Executive Online and Offline Job Search Strategies

Executive Online and Offline Job Search Strategies

As an executive job seeker you should incorporate both strategies into your job search game plan. These strategies can be complementary and can land you a new position more quickly. One offline strategy is to grow your local network by joining the local chapter of a professional association. This is a great way to meet people who are in your field who are in a position to refer you to job vacancies that may not be advertised. You can volunteer to be a member of a committee or even present at a monthly meeting. This will raise your visibility and better position you to be referred to a job opening. In addition, you can join the local chamber of commerce and attend executive breakfast meetings to expand your local network. Hiring managers prefer to hire candidates who come referred, so the more you become known in your local job market, the more opportunities are likely to come your way. You can also enlarge your network beyond your local community by connecting with people online. By participating on social networking platforms such as LinkedIn, Twitter, and Facebook, you can meet people who you would not otherwise have the opportunity to connect with. All of these sites have groups associated with them that are clustered around different areas of interest. Joining groups and participating in them can raise your visibility, which will in turn increase your number of connections as people get to know who you are and start to invite you into their networks. One tool for finding great people to follow on Twitter is www.exectweets.com. ExecTweets has different categories in which you can search for executives in specific fields. The executives whose tweets are posted on this site are considered to be top executives in their respective fields. Another great tool is Mr. Tweet, which will recommend people for you to follow based on your current Twitter following. Another online job search strategy is to identify thought leaders in your field as well as hiring managers in companies you want to work for and try to connect with them on LinkedIn, Twitter, and/or Facebook. If they agree to be part of your network, you can then interact with them personally and cultivate a professional relationship. This relationship will give you an opportunity to find out what their interests are and how you can help them. It’s always best to offer something first in a professional relationship rather than to start out asking for a job. Also, you can connect with people you meet on social networking sites in person if you choose to. There are groups on all of these sites that are based on geographic location. On Twitter, for example, you can do tweetups—meet face to face with people who are in your area.On LinkedIn and Facebook you can join groups that are centered around certain metropolitan areas (i.e. Washington, DC or New York City). Once you are a member of these groups you can find out if there are any local meetings. The combination of online and offline job search strategies is powerful. By leveraging both strategies you can not only find a new position more quickly, but you can also nurture authentic relationships with people who will form the backbone of your network for years to come. Executive online job search strategies image from Shutterstock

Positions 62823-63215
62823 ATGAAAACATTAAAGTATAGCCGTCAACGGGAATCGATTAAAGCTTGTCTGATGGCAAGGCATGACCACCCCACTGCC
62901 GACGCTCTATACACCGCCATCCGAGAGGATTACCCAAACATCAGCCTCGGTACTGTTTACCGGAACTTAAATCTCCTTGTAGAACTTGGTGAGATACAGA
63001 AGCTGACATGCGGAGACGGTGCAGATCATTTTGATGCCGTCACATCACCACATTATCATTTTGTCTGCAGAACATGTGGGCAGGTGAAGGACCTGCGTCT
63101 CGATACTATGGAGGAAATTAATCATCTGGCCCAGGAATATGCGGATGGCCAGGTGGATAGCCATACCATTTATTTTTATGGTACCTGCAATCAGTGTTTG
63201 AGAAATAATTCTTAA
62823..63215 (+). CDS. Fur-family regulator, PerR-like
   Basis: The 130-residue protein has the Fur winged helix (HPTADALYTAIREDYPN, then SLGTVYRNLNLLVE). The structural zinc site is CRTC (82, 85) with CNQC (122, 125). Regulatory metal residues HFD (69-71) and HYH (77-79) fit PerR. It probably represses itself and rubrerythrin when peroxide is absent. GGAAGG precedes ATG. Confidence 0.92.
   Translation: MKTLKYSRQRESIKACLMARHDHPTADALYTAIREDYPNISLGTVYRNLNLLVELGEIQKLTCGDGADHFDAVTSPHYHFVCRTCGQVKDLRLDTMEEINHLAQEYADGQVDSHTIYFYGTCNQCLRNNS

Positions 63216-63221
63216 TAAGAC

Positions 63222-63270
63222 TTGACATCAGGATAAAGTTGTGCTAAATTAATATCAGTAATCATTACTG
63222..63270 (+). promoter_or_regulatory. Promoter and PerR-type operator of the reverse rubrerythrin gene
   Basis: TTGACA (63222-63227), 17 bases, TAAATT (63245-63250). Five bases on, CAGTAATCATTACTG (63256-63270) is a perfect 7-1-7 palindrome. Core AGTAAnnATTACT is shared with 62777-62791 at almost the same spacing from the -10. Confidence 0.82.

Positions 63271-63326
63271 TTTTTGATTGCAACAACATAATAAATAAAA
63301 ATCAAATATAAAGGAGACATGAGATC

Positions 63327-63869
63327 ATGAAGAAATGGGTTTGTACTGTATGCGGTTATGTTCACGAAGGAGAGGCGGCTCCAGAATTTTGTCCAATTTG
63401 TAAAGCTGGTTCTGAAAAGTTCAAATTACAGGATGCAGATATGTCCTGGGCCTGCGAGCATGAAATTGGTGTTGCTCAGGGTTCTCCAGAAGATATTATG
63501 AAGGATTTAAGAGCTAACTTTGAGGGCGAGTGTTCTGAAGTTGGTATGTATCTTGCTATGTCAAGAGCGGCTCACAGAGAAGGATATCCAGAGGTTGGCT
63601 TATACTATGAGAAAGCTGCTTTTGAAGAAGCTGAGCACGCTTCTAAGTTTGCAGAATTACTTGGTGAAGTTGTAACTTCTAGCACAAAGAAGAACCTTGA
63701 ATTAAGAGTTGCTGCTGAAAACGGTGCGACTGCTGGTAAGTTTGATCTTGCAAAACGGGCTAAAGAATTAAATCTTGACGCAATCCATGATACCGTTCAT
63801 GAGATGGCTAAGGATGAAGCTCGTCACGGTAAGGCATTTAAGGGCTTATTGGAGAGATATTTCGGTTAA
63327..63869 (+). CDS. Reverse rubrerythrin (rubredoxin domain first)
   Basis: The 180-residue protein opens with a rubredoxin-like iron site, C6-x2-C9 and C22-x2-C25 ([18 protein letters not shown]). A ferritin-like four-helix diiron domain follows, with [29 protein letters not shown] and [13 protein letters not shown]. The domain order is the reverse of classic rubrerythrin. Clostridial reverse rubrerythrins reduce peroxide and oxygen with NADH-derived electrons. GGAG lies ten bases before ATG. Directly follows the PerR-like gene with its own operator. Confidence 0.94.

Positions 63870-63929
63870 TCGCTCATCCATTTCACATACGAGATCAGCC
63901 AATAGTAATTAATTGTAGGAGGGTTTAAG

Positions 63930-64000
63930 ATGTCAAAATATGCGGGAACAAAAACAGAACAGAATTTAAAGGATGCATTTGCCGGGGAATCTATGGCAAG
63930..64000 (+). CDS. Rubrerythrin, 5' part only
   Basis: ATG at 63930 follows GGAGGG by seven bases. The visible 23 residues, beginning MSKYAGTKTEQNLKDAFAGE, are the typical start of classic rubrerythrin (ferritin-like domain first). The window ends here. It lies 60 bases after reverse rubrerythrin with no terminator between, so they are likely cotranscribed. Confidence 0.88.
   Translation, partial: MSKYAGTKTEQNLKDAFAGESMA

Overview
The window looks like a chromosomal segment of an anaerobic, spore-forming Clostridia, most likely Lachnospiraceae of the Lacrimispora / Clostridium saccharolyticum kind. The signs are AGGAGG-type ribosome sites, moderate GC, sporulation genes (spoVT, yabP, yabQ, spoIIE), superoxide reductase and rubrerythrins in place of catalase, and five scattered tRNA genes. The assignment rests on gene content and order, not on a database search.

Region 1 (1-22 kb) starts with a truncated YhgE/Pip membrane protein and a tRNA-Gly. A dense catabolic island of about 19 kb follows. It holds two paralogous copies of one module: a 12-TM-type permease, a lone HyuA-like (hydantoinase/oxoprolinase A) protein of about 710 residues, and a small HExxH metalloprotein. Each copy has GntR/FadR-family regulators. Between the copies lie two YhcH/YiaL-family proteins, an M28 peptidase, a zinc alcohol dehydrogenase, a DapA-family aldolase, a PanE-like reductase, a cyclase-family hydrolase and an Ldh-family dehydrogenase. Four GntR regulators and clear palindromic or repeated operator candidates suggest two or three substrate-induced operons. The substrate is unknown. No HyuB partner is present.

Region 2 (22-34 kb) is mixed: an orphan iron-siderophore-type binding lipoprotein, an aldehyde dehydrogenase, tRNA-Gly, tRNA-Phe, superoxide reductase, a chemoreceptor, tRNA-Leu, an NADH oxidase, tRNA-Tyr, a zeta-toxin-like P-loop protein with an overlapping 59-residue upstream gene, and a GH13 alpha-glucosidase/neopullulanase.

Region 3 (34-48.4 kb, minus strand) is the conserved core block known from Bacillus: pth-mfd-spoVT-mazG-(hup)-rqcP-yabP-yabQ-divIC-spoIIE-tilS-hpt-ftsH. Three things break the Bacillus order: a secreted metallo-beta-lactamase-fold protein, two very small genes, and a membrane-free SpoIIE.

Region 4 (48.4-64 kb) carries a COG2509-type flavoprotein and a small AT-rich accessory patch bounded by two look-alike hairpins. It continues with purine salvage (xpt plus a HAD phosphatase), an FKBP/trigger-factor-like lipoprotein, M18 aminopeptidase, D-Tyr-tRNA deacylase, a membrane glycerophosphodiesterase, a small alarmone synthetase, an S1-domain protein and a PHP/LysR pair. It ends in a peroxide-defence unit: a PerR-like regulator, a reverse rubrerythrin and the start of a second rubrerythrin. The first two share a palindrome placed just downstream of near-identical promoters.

Get Some Leverage
Sign up for The Work It Daily Newsletter
Man thinks about becoming self-employed

Look, I'm just going to say it. Not everybody should work for themselves. Right now, there's this huge craze about working independently, being self-employed, being your own boss. So much of this came out of the pandemic because people realized they wanted to have control over their careers and not be at the mercy of their employers' needs. But if you're looking to take control of your career, becoming self-employed is not always the best solution.

Still, there are many benefits to being self-employed. Let's take a look at those benefits before I dive into how you can take control of your career without having to quit your job and take on self-employment.

Read moreShow less
Executive sits down with her employees during a team meeting
Image from Bigstock

Every hiring manager looks for different skills in the job candidates they're hoping to hire. Not only are job candidates being evaluated on the hard skills they possess; they're also being evaluated on their soft skills—the skills that don't belong on a resume but can be identified during a job interview. It's these soft skills that separate the good employees from the great ones. Executives, managers, and other leaders within an organization keep this in mind when interviewing job candidates and reviewing the performance of current employees.

Read moreShow less